Spring Travel Guide: All About Flamingos

Fri, Mar 04, 2016 at 8:30AM

If you’re planning a tropical vacation this spring break, you may want to be on the lookout for flamingos, the majestic wading birds with a pink hue you can’t miss.

Flamingos have long been a symbol of lush getaways and a fun, tropical spirit—and the birds themselves are a sight to behold! In today’s blog, we’re talking all about flamingos and the unique traits that make up this one-of-a-kind bird.

Their famous one-legged pose isn’t completely understood

In addition to their bright pink coloring, flamingos are perhaps most known for their unusual posture—they regularly stand on one leg! While research suggests that flamingos do this to preserve their body heat while wading in cold water, flamingos will do the same thing in warm water.

A diet rich in carotenoids give flamingos their famous pink color

While we typically know flamingos to be bright pink in color, they aren’t naturally this way. Their coloring comes from their diet—largely algae and brine shrimp that is rich in carotenoids, naturally occurring pigments.

A flamingo’s color can have significant meaning

As we’ve just mentioned, a flamingo is not pink for all its life—and changes in its color later on can be significant. Flamingos are born with chiefly grey feathers, and develop their famous hue later on as they develop their diets. The brighter and more vibrant an adult flamingo, the healthier its diet and the more likely it is to find a mate. While in the wild, pale feathers typically indicate a poor diet, flamingos raised in captivity may also appear paler than wild flamingos—even though they are healthy, they are not given the same amount of carotene-rich food.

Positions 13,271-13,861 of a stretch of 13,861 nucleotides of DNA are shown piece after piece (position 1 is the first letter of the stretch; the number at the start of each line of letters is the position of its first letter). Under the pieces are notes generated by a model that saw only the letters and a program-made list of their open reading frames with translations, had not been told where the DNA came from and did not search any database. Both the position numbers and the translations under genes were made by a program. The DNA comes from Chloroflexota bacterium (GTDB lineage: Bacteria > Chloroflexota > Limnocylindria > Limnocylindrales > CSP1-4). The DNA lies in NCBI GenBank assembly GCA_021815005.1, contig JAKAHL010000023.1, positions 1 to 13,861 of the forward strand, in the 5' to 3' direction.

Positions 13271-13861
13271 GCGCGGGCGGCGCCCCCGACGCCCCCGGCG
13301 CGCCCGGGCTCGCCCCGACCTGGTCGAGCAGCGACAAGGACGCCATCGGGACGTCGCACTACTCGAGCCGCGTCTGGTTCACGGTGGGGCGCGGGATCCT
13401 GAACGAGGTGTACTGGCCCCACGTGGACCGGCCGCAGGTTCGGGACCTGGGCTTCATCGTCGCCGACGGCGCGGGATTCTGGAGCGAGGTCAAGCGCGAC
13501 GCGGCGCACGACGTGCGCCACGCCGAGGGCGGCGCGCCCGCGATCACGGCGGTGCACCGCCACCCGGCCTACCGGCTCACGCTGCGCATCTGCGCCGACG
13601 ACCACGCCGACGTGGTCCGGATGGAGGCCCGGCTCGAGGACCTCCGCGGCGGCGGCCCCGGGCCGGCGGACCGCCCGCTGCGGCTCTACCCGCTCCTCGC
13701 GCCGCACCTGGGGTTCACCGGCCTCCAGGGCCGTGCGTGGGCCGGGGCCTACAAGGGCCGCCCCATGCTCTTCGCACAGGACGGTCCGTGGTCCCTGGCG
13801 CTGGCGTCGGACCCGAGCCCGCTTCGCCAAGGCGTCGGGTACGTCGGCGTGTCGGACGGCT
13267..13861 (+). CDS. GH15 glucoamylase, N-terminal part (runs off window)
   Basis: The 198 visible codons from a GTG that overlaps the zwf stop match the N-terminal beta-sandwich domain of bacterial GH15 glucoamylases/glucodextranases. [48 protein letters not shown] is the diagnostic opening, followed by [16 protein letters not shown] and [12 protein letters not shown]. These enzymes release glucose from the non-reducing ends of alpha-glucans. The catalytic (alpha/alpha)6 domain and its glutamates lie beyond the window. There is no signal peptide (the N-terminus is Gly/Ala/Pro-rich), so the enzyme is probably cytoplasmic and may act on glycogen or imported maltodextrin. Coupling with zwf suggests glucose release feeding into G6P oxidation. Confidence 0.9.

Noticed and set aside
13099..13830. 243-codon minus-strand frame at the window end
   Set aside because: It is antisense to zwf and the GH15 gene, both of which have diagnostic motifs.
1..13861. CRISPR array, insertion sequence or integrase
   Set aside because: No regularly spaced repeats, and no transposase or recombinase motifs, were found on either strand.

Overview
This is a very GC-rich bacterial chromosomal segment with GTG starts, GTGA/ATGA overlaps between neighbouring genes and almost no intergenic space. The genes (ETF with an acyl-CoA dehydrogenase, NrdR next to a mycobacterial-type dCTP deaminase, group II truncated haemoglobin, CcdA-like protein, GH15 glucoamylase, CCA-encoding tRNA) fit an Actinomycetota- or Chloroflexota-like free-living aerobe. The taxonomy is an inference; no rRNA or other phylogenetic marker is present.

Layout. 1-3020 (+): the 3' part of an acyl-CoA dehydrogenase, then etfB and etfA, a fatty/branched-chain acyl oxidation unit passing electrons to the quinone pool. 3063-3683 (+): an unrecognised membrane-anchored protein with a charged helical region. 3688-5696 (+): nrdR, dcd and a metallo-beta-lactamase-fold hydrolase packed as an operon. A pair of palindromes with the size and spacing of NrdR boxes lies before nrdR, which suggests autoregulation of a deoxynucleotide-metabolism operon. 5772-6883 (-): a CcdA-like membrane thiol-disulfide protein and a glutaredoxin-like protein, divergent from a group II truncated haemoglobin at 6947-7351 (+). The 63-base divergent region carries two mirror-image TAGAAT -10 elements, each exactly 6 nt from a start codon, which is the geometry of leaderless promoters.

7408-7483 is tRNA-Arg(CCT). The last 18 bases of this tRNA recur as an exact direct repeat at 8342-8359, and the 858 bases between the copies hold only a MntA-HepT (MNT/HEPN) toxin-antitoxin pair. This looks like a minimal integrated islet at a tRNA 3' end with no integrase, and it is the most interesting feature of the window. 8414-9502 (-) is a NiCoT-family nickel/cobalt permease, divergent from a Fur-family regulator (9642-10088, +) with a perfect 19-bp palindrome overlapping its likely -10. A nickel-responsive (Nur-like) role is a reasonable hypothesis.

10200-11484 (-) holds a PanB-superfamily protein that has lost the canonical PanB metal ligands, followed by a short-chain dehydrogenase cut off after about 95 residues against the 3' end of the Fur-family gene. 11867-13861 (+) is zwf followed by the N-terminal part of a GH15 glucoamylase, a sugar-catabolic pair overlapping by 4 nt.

Plastic flamingos in America became a pop culture sensation

The second half of the 20th century saw pink plastic flamingos erupt as a pop culture sensation in America. The plastic flamingos became a symbol of relaxed, tropical living and were placed in front yards as lawn decorations for years—but although the trend may have died down, it’s not gone completely! Many homeowners still choose to display their plastic flamingos to this day, proving the everlastingness of our love for the unique tropical bird.

Flamingos love to socialize

Finally, it’s worth noting that flamingos are social animals by nature. They tend to live in large colonies which allows them defense from predators and an easier time feeding. Flamingos will often stick to one mate as well, although there is some deviation from this strong bond in very large colonies where there are more birds to interact with.

Whether you’re planning a Florida vacation or a Mediterranean getaway, keep your eyes peeled for the gentle flamingo—it’s a treasure you and your family will remember for years to come.

Spring Travel Guide: All About Flamingos

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